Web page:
5 to See: This Weekend

5 to See: This Weekend

Aesthetica selects global shows exploring themes of utopia, identity and artificial intelligence. At a time of climate crisis and political turmoil, these exhibitions – spanning photography, digital art and installation – offer visions of the future.

Petrina Hicks, Bruised Peaches and Velvet, 2018. From the Still Life Studio series, 2018.
© Petrina Hicks, courtesy Michael Reid Gallery

Bleached Gothic, National Gallery of Victoria

Photographer Petrina Hicks (b. 1972) crafts pristine portraits rich with mythological symbolism. The surreal compositions introduce allegorical props such as fruits, birds, flowers and snakes – drawing on historical representations of women. The images create a visual tension between notions of beauty and danger, familiarity and strangeness. Until 29 March.

Trevor Paglen, Dead Satellite with Nuclear Reactor, Eastern Arizona (Cosmos 469), 2011, chromogenic print, Smithsonian American Art Museum, Gift of Mike Wilkins and Sheila Duignan, 2012.24.2, © 2011, Trevor Paglen

Trevor Paglen: From ‘Apple’ to ‘Anomaly’, Barbican Centre, London

AI networks are taught how to ‘see’ and ‘perceive’ the world through datasets – groups of categorised images used for training purposes. But how does this work, and who decides? Paglen looks at approximately 30,000 images, revealing the politics, biases and stereotypes hidden within. The show explores a world in which machines will elicit forms of judgement. Until 16 February.

Nathan Coley, There Will Be No Miracles Here, 2006.

Nathan Coley: The Future Is Inside Us, It’s Not Somewhere Else, Parafin, London

Coley’s text-based neon light installations offer thought-provoking messages. This exhibition takes inspiration from 19th century wallpaper by French printers Zuber and Cie, offering a panoramic view of a new world. The artist combines this design with short contemporary texts – including a CNN report about migrants at the US/Mexico border – reflecting on ideas of utopia, identity and relationships to place. Until 16 November.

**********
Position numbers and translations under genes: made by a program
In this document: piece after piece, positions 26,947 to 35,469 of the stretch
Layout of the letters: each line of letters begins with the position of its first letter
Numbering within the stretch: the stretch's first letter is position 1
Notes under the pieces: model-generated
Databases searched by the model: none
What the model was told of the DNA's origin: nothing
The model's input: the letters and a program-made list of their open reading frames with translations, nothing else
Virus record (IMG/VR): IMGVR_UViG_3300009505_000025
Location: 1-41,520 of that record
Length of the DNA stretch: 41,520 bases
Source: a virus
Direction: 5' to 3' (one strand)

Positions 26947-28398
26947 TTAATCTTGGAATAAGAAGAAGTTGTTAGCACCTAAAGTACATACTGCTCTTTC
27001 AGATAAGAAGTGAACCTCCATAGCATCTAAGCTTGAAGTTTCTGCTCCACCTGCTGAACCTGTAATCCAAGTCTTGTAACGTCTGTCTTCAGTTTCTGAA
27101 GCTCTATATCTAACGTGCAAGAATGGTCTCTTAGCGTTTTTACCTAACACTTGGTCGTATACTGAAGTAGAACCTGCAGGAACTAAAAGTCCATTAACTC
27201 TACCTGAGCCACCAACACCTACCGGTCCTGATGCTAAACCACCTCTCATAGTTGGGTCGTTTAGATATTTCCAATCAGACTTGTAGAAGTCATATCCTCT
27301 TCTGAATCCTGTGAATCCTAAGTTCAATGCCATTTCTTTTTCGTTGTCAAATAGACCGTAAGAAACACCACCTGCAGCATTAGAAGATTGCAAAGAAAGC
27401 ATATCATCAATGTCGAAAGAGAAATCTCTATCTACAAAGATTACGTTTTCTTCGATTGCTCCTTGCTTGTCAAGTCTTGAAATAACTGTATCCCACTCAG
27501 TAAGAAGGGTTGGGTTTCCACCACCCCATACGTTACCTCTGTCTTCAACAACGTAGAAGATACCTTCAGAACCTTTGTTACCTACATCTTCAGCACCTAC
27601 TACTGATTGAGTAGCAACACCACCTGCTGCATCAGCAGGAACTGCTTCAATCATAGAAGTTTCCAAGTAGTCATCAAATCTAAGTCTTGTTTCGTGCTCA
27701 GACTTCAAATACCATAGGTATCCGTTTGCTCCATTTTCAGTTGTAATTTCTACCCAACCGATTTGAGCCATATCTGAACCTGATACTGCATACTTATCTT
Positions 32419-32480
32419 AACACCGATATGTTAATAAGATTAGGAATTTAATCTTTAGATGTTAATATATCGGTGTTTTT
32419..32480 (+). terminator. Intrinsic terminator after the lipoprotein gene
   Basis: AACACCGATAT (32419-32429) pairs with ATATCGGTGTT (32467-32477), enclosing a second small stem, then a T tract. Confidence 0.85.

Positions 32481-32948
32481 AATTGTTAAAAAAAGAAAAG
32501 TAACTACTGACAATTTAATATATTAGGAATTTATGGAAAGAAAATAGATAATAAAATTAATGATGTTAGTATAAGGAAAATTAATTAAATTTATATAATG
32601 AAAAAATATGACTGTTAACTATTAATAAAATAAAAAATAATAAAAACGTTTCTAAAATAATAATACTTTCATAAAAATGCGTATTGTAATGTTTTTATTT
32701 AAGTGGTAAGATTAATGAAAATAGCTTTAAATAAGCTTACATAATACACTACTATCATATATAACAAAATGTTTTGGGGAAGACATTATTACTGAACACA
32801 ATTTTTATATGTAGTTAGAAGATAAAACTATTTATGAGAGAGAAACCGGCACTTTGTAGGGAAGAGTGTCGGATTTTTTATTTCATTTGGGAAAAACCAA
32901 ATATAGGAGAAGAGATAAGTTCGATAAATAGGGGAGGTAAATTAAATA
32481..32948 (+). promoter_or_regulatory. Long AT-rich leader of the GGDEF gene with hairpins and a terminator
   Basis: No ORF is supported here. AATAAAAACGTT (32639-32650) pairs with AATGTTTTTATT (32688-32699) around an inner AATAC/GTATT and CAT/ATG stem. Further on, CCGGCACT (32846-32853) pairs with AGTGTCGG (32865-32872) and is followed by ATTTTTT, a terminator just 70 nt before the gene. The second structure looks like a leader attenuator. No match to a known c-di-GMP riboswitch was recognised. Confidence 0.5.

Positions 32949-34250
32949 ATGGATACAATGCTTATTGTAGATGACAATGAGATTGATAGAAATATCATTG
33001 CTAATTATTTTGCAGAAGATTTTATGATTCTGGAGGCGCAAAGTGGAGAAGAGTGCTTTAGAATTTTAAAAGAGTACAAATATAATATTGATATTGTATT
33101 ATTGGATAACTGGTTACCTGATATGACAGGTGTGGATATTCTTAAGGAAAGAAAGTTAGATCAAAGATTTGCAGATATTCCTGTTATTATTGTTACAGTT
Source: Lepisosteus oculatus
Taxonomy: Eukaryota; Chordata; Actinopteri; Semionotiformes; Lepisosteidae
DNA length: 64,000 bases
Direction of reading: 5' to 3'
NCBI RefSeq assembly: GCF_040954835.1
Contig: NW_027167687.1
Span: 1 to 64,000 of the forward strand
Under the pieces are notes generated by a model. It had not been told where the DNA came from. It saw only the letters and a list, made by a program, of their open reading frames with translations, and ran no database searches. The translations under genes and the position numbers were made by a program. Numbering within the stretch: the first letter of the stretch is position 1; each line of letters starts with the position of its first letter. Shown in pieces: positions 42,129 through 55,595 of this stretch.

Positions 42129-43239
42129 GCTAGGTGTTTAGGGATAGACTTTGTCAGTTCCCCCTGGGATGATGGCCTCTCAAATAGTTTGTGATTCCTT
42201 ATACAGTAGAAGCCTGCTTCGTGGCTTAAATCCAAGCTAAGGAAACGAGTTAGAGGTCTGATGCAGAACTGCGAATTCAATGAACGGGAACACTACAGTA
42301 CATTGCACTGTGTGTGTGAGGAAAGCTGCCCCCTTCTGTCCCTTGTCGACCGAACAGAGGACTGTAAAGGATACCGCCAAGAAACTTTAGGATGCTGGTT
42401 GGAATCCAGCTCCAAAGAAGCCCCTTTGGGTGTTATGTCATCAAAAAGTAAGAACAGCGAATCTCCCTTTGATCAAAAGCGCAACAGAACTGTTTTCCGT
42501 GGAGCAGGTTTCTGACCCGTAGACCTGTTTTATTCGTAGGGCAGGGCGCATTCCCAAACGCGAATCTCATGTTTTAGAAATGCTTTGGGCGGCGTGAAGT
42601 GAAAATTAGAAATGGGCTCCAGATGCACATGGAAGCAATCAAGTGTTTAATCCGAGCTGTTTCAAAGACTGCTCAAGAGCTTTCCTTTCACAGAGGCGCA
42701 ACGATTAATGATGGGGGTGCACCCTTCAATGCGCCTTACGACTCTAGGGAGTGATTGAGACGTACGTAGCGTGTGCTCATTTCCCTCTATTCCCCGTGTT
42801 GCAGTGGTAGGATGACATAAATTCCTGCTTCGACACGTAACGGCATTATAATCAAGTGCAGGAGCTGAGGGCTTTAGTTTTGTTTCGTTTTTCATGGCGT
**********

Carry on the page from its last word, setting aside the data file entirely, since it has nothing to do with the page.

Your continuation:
Whitten Sabbatini, Couple Embracing, 2016.

Go Down Moses, Museum of Contemporary Photography Chicago

Contemporary America is the subject of Go Down Moses. It delves into MoCP’s collection, interweaving images from past and present to look at movement, chaos, freedom and hope. As curator Teju Cole notes: “Everyone is longing to be free, and everyone is curious about whether hope is still possible. The photographic archive contains evidence that thus it ever was, that we have always lived in this urgency.” Until 29 September.

Cannupa Hanska Luger, The One Who Checks & The One Who Balances, 2018.
Courtesy of the artist, Photo credit: Chip Thomas, Ginger Dunnill.

Utopian Imagination, Ford Foundation, New York

14 international artists come together to present futuristic narratives at Ford Foundation. Utopian Imagination aims inspire hope for a planet marked by the climate crisis and turbulent politics. Featuring a wide array of lived experiences and identities, including indigenous, LGBTQIA+, and feminist voices, it envisions a world transformed by love, imagination, perseverance, and solidarity. Until 7 December.

Lead image: Nathan Coley, The Same for Everyone, Aarhus, 2017.